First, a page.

Rossini was a prolific artist who could compose an opera in less than two weeks, but sometimes left the overture until the day of the première. The composer would be locked in a room with a bowl of cold pasta until he produced it. Once the distraught conductor had his overture, Rossini would be released to feast on a full-blown meal.

Stein said that the Big 3 of Italian opera took their own food with them when they travelled. Maestro Pavarotti followed them in this practice by not only taking his own food with him, but also his Columbian chef. He had his own restaurant, Europa 92, which was housed in a converted stables on the outskirts of Modena. I dined there once as his guest. The best dishes on the menu were pasta and the black rice risotto the tenor loved.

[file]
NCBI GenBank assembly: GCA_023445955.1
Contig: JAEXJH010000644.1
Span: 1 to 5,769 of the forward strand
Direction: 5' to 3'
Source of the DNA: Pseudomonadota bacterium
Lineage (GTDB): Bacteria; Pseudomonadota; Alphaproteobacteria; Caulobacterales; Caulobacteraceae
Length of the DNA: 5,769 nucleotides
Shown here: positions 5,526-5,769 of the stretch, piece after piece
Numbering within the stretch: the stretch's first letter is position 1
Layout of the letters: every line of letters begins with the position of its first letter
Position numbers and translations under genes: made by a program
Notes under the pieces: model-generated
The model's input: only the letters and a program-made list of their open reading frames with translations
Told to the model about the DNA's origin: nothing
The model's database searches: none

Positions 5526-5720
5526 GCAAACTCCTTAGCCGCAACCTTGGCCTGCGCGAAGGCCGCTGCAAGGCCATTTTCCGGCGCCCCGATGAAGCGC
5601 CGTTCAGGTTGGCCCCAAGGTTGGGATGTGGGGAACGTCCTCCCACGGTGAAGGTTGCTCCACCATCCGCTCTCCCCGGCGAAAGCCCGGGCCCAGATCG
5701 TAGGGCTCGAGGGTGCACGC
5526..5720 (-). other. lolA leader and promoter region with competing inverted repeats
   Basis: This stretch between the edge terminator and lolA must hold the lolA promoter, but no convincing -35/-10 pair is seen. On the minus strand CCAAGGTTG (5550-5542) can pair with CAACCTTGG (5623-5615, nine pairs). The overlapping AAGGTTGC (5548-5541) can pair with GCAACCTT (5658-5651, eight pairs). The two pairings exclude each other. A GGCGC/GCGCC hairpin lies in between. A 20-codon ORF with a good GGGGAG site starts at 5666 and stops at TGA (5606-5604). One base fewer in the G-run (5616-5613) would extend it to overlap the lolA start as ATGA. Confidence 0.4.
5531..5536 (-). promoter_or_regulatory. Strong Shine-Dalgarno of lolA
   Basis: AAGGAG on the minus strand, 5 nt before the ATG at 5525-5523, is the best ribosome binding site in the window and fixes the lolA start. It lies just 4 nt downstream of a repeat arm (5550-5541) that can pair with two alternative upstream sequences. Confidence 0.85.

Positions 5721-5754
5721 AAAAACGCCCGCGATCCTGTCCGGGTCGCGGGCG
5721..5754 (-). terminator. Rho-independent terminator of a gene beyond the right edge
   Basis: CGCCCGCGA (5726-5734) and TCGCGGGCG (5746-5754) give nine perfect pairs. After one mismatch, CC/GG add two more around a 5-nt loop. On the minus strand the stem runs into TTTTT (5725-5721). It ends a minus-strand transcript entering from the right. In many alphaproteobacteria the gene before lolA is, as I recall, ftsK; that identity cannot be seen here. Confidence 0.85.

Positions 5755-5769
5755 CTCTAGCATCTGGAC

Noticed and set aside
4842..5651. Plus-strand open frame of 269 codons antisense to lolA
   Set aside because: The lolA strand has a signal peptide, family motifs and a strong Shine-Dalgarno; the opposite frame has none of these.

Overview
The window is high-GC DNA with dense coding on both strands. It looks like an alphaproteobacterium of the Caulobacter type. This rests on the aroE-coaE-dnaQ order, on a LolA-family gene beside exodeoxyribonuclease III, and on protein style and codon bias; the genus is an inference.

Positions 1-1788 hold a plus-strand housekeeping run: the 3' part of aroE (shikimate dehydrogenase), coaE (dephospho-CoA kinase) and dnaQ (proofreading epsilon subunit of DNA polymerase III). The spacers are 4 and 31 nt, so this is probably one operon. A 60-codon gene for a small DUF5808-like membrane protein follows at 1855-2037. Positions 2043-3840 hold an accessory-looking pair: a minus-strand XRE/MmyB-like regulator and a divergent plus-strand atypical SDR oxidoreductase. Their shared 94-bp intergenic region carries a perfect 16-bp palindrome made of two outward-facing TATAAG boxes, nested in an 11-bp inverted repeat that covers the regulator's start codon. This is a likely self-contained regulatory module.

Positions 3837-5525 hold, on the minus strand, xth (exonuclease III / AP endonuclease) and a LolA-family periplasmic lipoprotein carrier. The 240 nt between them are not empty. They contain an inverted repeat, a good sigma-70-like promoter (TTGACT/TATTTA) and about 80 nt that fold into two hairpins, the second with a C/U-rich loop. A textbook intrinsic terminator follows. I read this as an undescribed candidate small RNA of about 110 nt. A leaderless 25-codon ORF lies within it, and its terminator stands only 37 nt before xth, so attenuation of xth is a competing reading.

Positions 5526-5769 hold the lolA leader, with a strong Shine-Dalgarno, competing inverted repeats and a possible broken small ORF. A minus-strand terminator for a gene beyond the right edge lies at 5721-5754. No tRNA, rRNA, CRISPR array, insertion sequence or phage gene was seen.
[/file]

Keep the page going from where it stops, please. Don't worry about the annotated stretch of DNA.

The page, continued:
Luciano Pavarotti was a great humanitarian as well as a great singer. He did not have to raise money for the children of Bosnia, or anywhere else. But he did. I was privileged to have attended his “Pavarotti and Friends” concerts for two years running. One of my great memories is of watching Liza Minelli and Pavarotti rehearsing a duet of “New York, New York” wearing a Hawaiian shirt and his trademark scarf. To hear it, click here. I remember him with gratitude and joy. Stay tuned . . .

Wednesday, 2 June 2010

Edward Hopper

Waiting to meet my editor last week in Foyles, I came across a book cover which stopped me in my tracks: a stunning colour portrait of one of my favourite artists. Inside Edward Hopper was a collection of poetry by Ernest Farrés, published by Carcanet Press. On opposite pages was the same poem in Catalan and English, each in response to a Hopper painting.